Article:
• Yeah Pat, that probably is the case and your personal history’s testify to the truth of the matter. It is unfortunate that many of us, right from early childhood, get hooked on sugar and are pulled away from a healthy, nutritious diet. With hospitals everywhere busting at the seams full of ailing people, the problem apparently goes a lot deeper than just good teeth!

  2. I always tell my clients that as far as sugar goes it is not the quantity but the frequency. Oral Ph balance and the ability of saliva to buffer the acid production of bacterial plaque are the crucial elements in caries susceptibility.

    You are absolutely right that most people do not have a clue as to where sugar (particularly refined sugar) is hidden. One tin of baked beans can contain 6 tsp.

    Great article Jim

  3. I have been off sugar for the last 10 years, Not completely off but making a conscious effort to reduce my sugar intake. Zero new cavities and pretty healthy gums. It’s working for me

    • That is great to hear John! I guess, as they say, “the proof is in the pudding.” Thanks for sharing your personal experience, hopefully it will benefit other readers.

  4. Great post Jim, there is refined sugar in most processed foods even ones that state low fat or null fat are full of sugar so people who think they are doing well on their diet are being duped and actually putting weight on never mind the problems with teeth as you say. As one person said when you get the high from the sugar you have nowhere to hide from your next fix as its everywhere you look. Standing at the train station there are kiosks full of the stuff.

    • Exactly Mark, the sugar “pushers” have overrun the planet. I read about a group of moms that got together and protested to their chain grocer that it was uncouth to have the check out line full of crap candy. Their kids were bored with shopping and waiting, and a total nuisance when tempted by the display.

      The grocer caved and made a candy free lane until the “pushers” made a stink and claimed it wasn’t unfair. They said the parents are responsible to discipline their own kids. Go figure!

  5. So many excellent points here. I’m not surprised by your statement that sugar is 4X more addictive than cocaine. I’ve heard of the cancer diet where you cut out refined sugars, so it makes sense for general health as well. What do you think of the natural sugar subsititue from stevia? Is it just as harmful to our bodies as cane sugar? thanks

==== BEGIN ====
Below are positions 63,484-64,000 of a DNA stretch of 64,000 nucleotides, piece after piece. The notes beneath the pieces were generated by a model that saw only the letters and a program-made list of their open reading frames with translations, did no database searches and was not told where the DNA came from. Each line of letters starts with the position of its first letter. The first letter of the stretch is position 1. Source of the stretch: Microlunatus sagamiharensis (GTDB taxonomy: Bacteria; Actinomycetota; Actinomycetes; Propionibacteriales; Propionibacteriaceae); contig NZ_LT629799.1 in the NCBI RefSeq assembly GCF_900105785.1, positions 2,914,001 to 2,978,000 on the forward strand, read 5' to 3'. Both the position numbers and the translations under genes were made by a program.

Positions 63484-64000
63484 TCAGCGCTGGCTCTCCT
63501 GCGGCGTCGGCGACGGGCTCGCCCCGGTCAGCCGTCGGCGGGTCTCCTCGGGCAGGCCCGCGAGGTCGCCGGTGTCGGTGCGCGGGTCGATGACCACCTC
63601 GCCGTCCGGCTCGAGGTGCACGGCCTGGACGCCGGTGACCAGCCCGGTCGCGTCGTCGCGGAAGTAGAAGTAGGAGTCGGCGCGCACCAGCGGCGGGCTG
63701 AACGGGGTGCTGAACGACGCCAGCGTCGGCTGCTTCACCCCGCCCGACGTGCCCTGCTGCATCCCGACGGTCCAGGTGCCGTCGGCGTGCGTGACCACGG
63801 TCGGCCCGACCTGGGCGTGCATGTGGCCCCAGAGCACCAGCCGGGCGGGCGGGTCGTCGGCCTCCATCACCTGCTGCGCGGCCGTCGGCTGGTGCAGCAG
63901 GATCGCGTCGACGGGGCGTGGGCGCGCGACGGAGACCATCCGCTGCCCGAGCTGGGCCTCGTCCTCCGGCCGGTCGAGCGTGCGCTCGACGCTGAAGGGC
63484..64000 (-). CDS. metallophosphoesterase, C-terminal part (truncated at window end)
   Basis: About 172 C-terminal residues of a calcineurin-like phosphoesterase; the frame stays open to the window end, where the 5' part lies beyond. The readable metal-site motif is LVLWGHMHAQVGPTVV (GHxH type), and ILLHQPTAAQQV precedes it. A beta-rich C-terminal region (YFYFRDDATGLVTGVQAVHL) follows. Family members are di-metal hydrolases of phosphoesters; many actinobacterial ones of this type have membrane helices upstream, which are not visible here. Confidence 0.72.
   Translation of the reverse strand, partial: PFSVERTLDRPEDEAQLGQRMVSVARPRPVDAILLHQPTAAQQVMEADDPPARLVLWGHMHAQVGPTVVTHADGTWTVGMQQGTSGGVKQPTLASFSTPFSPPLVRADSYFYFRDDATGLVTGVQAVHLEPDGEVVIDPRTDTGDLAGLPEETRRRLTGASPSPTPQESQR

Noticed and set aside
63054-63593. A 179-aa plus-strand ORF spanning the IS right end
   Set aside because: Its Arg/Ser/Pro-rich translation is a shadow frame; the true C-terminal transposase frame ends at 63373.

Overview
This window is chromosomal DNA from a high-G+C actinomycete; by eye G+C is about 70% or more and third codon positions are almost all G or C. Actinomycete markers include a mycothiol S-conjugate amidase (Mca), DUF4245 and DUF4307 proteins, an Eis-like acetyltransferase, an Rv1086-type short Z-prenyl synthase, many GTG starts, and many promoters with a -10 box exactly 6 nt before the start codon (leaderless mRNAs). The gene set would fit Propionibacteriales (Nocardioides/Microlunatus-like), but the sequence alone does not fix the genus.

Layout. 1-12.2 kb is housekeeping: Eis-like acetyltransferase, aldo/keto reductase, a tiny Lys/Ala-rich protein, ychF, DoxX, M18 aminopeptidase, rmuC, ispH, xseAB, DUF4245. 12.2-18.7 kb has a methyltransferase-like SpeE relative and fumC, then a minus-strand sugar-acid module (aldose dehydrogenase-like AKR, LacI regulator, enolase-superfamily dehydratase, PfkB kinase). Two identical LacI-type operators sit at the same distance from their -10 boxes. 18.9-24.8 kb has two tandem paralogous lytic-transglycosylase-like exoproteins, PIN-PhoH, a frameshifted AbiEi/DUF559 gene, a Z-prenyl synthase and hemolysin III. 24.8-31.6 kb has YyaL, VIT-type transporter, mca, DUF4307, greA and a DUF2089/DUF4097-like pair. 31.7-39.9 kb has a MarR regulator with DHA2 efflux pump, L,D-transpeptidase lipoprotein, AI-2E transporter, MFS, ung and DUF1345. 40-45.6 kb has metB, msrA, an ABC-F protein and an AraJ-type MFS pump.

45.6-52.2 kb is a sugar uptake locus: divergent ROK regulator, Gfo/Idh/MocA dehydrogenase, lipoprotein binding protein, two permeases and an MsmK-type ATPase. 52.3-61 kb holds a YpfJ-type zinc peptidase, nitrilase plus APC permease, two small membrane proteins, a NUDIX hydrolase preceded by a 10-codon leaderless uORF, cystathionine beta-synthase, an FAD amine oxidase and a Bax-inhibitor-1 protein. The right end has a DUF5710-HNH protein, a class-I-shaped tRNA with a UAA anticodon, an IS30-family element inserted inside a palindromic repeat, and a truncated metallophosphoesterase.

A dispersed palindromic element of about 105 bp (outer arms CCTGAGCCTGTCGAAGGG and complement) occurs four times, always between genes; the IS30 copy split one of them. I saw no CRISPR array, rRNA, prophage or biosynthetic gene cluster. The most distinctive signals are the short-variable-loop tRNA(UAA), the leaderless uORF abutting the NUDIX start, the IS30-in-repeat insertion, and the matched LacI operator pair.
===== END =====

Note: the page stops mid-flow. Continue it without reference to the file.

• I actually use a little stevia myself as there are a few things, like the odd cup of coffee, that I have enjoyed sweetened for so long that I don’t want to change. Because it is a natural substitute and the quantities I use are so small, I am not really concerned. One foodie blogger, whom I follow and really respect, doesn’t use it because it is processed. If she can’t duplicate the process in her own kitchen with the tools she has she won’t feed her family with it. I pretty well follow her lead on that with the exception of a little stevia.

  6. Sugar is seems to be in just about everything and pop wow laced with sugar…beer much better for you….I try to be aware of what I am eating these days and I tend to stray away from sugar now a days my tummy does not like…but my tastebuds do…the battle continues…most of the time I win..but once in a while the sugar buzz takes over…:) great article Jim

    • Thanks for your comments Tim. I am sure most of us can sympathize with what you are saying. It is definitely a battle as most of us were raised in a pretty sugary environment. And like Mark mentioned, it is everywhere! Good luck with your battle.

  7. Great post, Jim. I’ve tried to replace sugar with honey, but honey is rather cost-prohibitive. Got any suggestions? Add another item to the list of wonderful things that I like but shouldn’t be doing… :-)

    • Thanks Bill. I use honey that still has bee pollen in it for the benefits thereof, but you are right, it is pricy, especially the good stuff. I also use maple syrup, which is cheaper, but I keep clear of anything commercial because they use formaldehyde to de-foam it when they process it, which, once again, makes it a little more expensive.

      The absolute cheapest is stevia because you need so little. It is hundreds of times more potent than sugar for sweetening. The only drawback is that it is processed and I am not sure how, but I use so little that I am not worried. I bought a huge container several years ago, which seemed expensive at the time, but given that it isn’t going to run out for I don’t know how many more years it was a good buy.

  8. I use stevia as a sweeten but I grow my own plants and put the leaves in my dehydrator and then store the dried leaves in airtight jars. The dried leaves will last for several years stored like this. The dried stevia is green, so getting used to the color might be difficult for some. When you go to use it, you must realize that 3-4 teaspoons of dried green stevia replaces one cup of sugar.

    I’m still experimenting with baking as it sometimes changes the texture but I’m sure there is a way around it. :-)
    Another really interesting article… Thanks Jim :-)

    • That is awesome Judith, thanks for sharing that. Stevia is one of the very few processed things that I buy and I didn’t know there was that simple an alternative. Is it difficult to grow and process to powder? It changes the texture in baking because there is a volume of bulk that is lacking because so little stevia is used by comparison. I find adding 1/3 cups of liquid for each called for cup of sugar balances out the effect nicely.